Keystone XL picks up Senate backing

Keystone XL picks up Senate backing

The Senate on Friday voted 62-37 to approve the proposed Keystone XL oil sands pipeline in an amendment to Senate budget.

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Sen. John HoevenJohn Henry HoevenAir Force One is Trump’s new boardroom Overnight Finance: Trump strikes debt, spending deal with Dems | Deal shocks GOP | Fed’s No. 2 to resign | Trump keeps tax squeeze on red state Dems | House aims to pass budget next week Trump praises Dem senator during tax speech MORE’s (R-N.D.) amendment was largely symbolic, but served as a clear statement that the Senate backs the pipeline.

"It puts the Senate on record in support of the Keystone pipeline project. And that's just appropriate," Hoeven said. "The Department of State has done four environmental impact statements over the last five years — four — and said there are no significant environmental impacts. And it's time that we in the Senate stepped up with the American people."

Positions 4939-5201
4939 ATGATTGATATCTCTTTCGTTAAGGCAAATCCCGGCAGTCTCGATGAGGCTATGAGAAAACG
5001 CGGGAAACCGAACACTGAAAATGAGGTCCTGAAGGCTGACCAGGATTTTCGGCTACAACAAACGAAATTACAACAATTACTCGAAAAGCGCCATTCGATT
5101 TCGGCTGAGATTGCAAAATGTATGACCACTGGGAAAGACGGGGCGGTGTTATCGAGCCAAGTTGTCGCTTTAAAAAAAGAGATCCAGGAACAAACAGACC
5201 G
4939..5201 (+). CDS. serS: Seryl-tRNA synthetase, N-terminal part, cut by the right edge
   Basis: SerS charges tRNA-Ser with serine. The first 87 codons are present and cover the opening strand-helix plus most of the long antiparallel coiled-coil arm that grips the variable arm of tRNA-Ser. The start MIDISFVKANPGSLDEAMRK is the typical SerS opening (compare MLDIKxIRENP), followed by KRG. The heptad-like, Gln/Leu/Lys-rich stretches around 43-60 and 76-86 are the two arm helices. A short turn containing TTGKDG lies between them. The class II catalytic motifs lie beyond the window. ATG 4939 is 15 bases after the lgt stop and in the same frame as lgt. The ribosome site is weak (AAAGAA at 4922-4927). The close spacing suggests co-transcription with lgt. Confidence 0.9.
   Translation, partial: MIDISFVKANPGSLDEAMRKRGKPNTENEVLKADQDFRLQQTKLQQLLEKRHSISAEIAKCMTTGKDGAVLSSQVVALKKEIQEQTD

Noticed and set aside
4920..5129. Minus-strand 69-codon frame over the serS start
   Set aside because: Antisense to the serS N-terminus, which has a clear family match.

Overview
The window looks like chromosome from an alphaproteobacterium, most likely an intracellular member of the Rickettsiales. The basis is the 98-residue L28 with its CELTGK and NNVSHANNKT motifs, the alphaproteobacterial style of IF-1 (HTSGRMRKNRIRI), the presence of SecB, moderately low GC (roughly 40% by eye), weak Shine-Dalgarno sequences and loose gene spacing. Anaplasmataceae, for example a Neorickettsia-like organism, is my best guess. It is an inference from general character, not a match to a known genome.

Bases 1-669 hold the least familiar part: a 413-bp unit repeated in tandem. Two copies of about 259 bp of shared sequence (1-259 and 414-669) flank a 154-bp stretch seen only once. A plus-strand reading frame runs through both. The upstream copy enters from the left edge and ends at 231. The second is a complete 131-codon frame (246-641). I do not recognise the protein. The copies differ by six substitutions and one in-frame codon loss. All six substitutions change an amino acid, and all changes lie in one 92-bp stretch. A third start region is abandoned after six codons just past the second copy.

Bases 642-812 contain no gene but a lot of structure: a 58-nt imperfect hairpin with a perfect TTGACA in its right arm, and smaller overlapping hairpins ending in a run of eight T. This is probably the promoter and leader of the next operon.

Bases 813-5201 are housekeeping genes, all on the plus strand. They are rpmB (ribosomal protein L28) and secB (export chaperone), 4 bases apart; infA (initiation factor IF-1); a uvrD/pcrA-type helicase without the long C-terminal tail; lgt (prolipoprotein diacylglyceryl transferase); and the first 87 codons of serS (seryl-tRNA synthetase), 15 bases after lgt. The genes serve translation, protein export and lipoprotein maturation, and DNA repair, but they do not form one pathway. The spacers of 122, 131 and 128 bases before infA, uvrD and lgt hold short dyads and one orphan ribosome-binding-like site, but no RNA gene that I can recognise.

All Republicans voted in favor. The Democrats who supported the measure were Sens. Max BaucusMax Sieben BaucusBernie Sanders flexes power on single-payer ObamaCare architect supports single-payer system Trump has yet to travel west as president MORE (Mont.), Mark BegichMark Peter BegichPerez creates advisory team for DNC transition The future of the Arctic 2016’s battle for the Senate: A shifting map MORE (Alaska), Michael BennetMichael Farrand BennetGOP eying 'blue slip' break to help Trump fill the courts NFL star claims he was victim of 'abusive conduct' by Las Vegas police Gardner throws support behind DREAM Act MORE (Colo.), Tom CarperThomas (Tom) Richard CarperIt’s time for Congress to actually fix the individual health insurance market Where Dems stand on Sanders's single-payer bill Trump riles Dems with pick for powerful EPA job MORE (Del.), Bob CaseyRobert (Bob) Patrick CaseySenate Dems hold floor talk-a-thon against latest ObamaCare repeal bill GOP eying 'blue slip' break to help Trump fill the courts Dems offer alternative to Trump administration's child care proposal MORE (Pa.), Chris CoonsChristopher (Chris) Andrew CoonsRaising awareness about maternal health worldwide on National Bump Day Senate plans hearing for bills to protect Mueller Entering a new era of African investment MORE (Del.), Joe DonnellyJoseph (Joe) Simon DonnellyGOP sees fresh opening with Dems’ single payer embrace Trump steps up courtship of Dems Trump having dinner with Schumer, Pelosi on Wednesday MORE (Ind.), Kay HaganKay HaganLinking repatriation to job creation Former Sen. Kay Hagan in ICU after being rushed to hospital GOP senator floats retiring over gridlock MORE (N.C.), Heidi HeitkampMary (Heidi) Kathryn HeitkampJustice Dept investigating Equifax stock sales: report Dem senator: Trump 'very serious' about infrastructure Trump steps up courtship of Dems MORE (N.D.), Tim JohnsonTim JohnsonCourt ruling could be game changer for Dems in Nevada Bank lobbyists counting down to Shelby’s exit Former GOP senator endorses Clinton after Orlando shooting MORE (S.D.), Mary LandrieuMary LandrieuCNN producer on new O'Keefe video: Voters are 'stupid,' Trump is 'crazy' CNN's Van Jones: O'Keefe Russia 'nothingburger' video 'a hoax' Trump posts O'Keefe videos on Instagram MORE (La.), Joe ManchinJoseph (Joe) ManchinGOP sees fresh opening with Dems’ single payer embrace Trump steps up courtship of Dems The Hill's 12:30 Report MORE (W. Va.), Claire McCaskillClaire Conner McCaskillGOP sees fresh opening with Dems’ single payer embrace Senators blast internet subsidy program It is time to make domestic terrorism a federal crime MORE (Mo.), Bill NelsonClarence (Bill) William NelsonDem asks airlines to cap airfares ahead of Hurricane Maria Trump encourages Rick Scott to run for Senate Overnight Regulation: House moves to block methane rule | Senators wrestle with allowing driverless trucks | EPA delays toxic waste rule MORE (Fla.), Mark PryorMark PryorMedicaid rollback looms for GOP senators in 2020 Cotton pitches anti-Democrat message to SC delegation Ex-Sen. Kay Hagan joins lobby firm MORE (Ark.), Jon TesterJonathan (Jon) TesterFive things to know about Sanders’s single-payer plan Where Dems stand on Sanders's single-payer bill Overnight Regulation: DeVos ignites backlash with rewrite of campus sexual assault policy l EPA power plant rule decision likely this fall | Panel approves Trump financial regulator nominees MORE (Mont.) and Mark WarnerMark Robert WarnerOvernight Cybersecurity: Equifax hit by earlier hack | What to know about Kaspersky controversy | Officials review EU-US privacy pact Overnight Tech: Equifax hit by earlier undisclosed hack | Facebook takes heat over Russian ads | Alt-right Twitter rival may lose domain Facebook under fire over Russian ads in election MORE (Va.).